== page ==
Costa considers its scrap options

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Fire-damaged cruise ship Costa Allegra, which was towed to the Seychelles after an engine-room fire, will be scrapped. The 20-year-old ship, one of the oldest and smallest in the Costa fleet, was already up for sale at the time of the incident, and the line’s management has decided it is too expensive to repair.
The 927-passenger Costa Voyager has been pulled out of its Red Sea itineraries to replace Allegra for its forthcoming European itineraries in the Indian Ocean.
Meanwhile, six bids are being considered for the removal of Costa Concordia from rocks of the Italian island of Giglio, where it has lain since running aground and capsizing on January 13. The proposals involve different approaches and techniques but all are designed to ensure the mimimum environmental impact.
But while Costa had previously said the wreck would be cleared away by the end of the summer, some of the bids estimate a time frame of 10 to 12 months for the work to be completed. It could be another four weeks before Costa decide which bid to accept.
The Concordia tragedy led to an immediate slump of almost 90 per cent in bookings for Costa cruises, it was revealed yesterday. Howard Frank, Chief Operating Officer of parent company Carnival Corporation, told stock market analysts that booking levels were still down by as much as 50 per cent.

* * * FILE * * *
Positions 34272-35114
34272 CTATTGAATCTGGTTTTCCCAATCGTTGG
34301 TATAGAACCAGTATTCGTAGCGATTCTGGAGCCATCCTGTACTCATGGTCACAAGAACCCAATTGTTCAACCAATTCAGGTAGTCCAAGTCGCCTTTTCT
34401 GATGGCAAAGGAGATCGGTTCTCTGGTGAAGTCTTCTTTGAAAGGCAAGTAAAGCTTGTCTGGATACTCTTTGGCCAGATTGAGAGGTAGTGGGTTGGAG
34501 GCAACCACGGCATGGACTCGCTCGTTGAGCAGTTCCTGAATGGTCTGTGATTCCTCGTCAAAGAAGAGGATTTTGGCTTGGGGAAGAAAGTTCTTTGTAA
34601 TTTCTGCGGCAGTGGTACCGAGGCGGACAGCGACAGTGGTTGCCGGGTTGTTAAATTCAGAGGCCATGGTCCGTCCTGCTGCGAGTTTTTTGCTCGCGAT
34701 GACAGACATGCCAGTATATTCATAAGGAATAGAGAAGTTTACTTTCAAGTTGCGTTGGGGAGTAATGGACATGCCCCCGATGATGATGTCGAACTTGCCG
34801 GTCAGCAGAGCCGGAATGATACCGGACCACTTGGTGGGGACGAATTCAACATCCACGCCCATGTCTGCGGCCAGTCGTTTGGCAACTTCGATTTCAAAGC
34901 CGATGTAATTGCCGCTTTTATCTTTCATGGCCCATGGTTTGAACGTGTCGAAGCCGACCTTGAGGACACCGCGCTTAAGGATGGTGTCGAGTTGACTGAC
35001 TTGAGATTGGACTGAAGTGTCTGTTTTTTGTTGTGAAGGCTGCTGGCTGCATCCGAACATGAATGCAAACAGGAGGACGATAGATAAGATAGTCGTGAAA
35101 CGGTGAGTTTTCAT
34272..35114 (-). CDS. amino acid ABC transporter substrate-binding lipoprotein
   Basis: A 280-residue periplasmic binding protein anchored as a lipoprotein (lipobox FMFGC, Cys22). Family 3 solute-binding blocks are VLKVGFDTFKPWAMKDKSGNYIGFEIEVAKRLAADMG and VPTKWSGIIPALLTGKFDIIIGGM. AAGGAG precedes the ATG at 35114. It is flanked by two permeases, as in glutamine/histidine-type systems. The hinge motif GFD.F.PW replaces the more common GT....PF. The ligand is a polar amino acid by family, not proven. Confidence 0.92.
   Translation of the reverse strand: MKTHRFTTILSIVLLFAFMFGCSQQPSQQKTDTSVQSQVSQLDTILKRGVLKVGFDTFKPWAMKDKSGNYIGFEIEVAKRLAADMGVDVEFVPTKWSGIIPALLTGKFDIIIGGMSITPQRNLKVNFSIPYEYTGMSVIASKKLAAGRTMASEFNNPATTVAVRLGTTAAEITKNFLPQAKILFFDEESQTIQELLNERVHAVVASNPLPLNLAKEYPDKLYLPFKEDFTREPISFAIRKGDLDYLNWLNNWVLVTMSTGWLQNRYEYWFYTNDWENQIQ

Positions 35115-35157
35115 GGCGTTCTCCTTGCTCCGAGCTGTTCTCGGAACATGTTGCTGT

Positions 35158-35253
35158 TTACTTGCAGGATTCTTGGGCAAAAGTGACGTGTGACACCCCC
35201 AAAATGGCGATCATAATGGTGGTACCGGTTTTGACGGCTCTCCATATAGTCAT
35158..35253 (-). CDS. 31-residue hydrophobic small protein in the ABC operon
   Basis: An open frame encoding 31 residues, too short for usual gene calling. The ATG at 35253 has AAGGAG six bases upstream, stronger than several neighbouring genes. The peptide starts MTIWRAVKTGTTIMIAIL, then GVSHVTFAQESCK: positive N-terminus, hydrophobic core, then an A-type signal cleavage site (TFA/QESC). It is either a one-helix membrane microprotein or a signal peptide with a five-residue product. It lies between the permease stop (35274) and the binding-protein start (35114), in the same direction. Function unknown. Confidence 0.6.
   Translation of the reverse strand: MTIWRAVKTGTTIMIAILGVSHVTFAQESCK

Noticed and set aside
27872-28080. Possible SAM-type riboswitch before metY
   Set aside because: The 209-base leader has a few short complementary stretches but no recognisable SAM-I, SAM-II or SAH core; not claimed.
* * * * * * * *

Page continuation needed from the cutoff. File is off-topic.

Which is further confirmation – as if it were needed – that a re-branding to lose the Costa name is imperative, as I reported last week.
A poll for TravelMole showed more than two-thirds of its subscribers agreed, as do agents interviewed by Travel Weekly magazine. Cruise Village director Phil Nuttall said: “To have two incidents so close is not bad management, it is bad luck. They may have to look at re-branding.”
Sukie Rapal, marketing director at added: “I thought the Costa name might have been able to survive after the last incident, but now there’s been another one, how are they going to overcome that.”

By | 2017-06-15T15:59:52+00:00 10 March 2012|Cruise News, Cruise Ships|0 Comments

About the Author:

John Honeywell is a travel writer specialising in cruise ships and cruise travel. Winner of CLIA UK's Contribution to Cruise award 2017.

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